Miriam Blaylock is another vampire trying to understand her own nature, and enlisting the aid of a haematologist to do so, but driving her even more than the appetite for blood is the fear of loneliness, the need to have someone at her side down the years. The most terrible and unnerving thing in Whitley Streiber’s novel is the fate of Blaylock’s past lovers, with its echo of Swift’s struldbrugs.
Fevre Dream (1982)
I love vampires and I love Mark Twain’s tales of riverboat culture, so Martin’s lush and expansive novel about vampires sailing a steamboat down the Mississippi hits all the right notes. It does nothing new with the vampire archetype, at least that I can recall, but I do remember it being a whole lot of fun.
Vampire Junction (1984)
The first in a trilogy, Somtow’s novel is a shockingly violent depiction of vampirism, packed with images that scorch their way into the mind’s eye. The author picked up on the idea of the child vampire put to such good use by Rice, and melded it with a rock star persona (and, the very next year, Rice made Lestat a singer) to create something vibrant and original, a work whose influence is still being felt today, as with some aspects of Let the Right One In.
Anno Dracula (1992)
Newman imagines what would have happened if Dracula had been victorious in Stoker’s novel, and the results are not pleasant for the characters, but they’re a real treat for the reader. The term larger than life was meant for books like this, with its wonderful blend of fast paced action and literary references, while underneath all of that is a subtext about the perils of fascism.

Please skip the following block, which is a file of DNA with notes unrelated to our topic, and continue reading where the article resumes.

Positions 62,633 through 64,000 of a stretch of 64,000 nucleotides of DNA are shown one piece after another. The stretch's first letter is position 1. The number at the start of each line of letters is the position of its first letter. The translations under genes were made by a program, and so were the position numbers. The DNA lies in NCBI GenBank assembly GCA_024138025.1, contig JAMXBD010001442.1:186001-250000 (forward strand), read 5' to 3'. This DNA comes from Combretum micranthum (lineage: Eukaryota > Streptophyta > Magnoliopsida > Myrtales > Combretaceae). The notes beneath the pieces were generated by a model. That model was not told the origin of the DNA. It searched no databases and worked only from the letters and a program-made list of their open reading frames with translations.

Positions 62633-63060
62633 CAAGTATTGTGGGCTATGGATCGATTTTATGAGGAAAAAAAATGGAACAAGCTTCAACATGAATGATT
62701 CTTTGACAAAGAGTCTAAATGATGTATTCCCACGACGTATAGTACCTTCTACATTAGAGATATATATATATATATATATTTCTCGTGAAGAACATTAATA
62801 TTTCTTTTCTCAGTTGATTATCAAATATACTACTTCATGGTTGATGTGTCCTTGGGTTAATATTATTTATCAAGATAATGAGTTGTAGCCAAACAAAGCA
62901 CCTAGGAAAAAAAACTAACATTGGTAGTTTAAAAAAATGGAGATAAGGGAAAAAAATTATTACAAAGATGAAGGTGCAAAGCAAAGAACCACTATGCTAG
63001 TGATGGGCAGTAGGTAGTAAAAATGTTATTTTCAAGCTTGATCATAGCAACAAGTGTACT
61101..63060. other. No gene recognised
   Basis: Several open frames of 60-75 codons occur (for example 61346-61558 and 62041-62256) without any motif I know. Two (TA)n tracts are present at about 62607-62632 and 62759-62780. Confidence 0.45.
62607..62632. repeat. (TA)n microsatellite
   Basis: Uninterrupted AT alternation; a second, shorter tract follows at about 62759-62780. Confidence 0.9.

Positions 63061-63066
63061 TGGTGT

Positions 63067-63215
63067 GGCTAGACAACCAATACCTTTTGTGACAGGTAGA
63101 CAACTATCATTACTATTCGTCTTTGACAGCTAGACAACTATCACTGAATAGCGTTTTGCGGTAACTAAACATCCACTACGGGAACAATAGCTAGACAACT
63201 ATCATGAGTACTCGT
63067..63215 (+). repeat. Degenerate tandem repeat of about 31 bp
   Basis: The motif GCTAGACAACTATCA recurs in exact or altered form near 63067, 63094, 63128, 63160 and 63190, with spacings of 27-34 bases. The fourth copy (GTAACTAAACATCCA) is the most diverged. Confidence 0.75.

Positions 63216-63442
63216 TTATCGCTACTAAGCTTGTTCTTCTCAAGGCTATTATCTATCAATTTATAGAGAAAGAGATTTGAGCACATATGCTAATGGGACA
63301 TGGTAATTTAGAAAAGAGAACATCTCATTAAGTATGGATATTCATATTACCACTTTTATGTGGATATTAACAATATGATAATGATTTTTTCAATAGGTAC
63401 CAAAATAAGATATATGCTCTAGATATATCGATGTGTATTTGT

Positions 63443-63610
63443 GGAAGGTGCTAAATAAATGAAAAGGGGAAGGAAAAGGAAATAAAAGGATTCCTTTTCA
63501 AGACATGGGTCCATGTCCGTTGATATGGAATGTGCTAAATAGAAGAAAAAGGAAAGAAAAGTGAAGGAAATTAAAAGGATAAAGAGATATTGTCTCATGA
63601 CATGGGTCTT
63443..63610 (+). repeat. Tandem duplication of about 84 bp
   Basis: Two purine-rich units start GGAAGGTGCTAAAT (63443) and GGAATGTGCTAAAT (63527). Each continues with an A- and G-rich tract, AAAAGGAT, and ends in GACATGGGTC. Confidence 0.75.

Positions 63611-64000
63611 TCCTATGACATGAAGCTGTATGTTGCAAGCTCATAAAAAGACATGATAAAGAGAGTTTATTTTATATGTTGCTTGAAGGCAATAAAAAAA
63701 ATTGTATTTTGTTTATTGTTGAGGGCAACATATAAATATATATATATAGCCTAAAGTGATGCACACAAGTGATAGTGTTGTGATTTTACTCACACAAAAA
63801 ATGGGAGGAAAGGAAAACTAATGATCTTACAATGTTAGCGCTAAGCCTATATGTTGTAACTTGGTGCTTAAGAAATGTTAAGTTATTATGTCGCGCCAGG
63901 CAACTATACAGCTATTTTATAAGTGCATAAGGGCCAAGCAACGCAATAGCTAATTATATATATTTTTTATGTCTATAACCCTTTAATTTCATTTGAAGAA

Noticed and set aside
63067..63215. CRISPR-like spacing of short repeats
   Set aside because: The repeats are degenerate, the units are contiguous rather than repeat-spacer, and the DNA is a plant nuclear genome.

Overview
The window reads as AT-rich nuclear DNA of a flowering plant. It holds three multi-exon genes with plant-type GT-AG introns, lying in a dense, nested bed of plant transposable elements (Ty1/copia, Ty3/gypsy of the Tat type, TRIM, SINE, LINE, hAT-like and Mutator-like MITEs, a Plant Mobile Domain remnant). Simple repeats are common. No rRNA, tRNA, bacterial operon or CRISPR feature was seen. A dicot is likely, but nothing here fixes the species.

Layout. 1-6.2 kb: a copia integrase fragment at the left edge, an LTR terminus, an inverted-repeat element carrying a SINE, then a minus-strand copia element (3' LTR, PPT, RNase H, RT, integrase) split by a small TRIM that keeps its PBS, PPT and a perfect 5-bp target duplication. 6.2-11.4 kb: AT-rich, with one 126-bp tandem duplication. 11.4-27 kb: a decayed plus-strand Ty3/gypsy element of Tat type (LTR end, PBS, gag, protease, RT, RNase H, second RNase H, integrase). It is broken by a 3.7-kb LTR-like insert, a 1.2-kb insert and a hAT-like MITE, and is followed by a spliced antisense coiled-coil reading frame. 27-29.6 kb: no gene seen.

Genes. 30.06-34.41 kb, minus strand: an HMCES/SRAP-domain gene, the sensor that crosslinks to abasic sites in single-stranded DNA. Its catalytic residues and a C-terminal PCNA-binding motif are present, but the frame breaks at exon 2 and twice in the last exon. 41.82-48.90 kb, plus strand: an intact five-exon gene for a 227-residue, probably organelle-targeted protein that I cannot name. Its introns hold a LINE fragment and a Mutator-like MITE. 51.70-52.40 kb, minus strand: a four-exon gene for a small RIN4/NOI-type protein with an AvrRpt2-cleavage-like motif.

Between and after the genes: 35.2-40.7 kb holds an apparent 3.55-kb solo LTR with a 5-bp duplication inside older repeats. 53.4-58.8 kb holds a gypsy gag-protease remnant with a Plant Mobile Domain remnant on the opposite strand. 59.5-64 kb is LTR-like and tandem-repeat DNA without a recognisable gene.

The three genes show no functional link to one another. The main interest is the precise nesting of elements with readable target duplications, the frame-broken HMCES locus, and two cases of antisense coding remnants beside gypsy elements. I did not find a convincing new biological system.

The Golden (1993)
Beautifully written, this is a vampire novel, with heartstopping moments of sudden violence, and also a detective story as Shepard’s protagonist strives to find out who has murdered the offspring of a breeding project intended to produce a special bloodline. The glory of the book though is in the lavishly described and magnificently baroque setting of Castle Banat, a house with many mansions, and every one of them occupied by some new threat or grotesquerie.
A Dracula for the noughties, as the archetypal bloodsucker joins forces with the modern media to conquer New York, in an endlessly inventive and at times disturbing story that put me in mind of Japanese film Kairo. Marks’ book abounds with brittle, snappy dialogue, scenes of bloodletting and sharply satirical characters.
That’s only twelve titles, and I just can’t make up my mind what the final entry should be. Contenders include Hotel Transylvania, Salem’s Lot, They Thirst, Carrion Comfort, Covenant with the Vampire, Sips of Blood, The Evil Seed, The Third Section and a few others that I can’t bring to mind right now as the witching hour draws ever closer.
So, let’s put the thirteenth seat at the high table out for tender. Anyone who feels inclined to do so is cordially invited to list their favourite vampire novels not in my top twelve, up to a maximum of three titles, and the one with the most votes will win.
Well, unless it’s something sparkly, in which case, sod democracy – I’ll make my own choice and never trust you people with anything important again.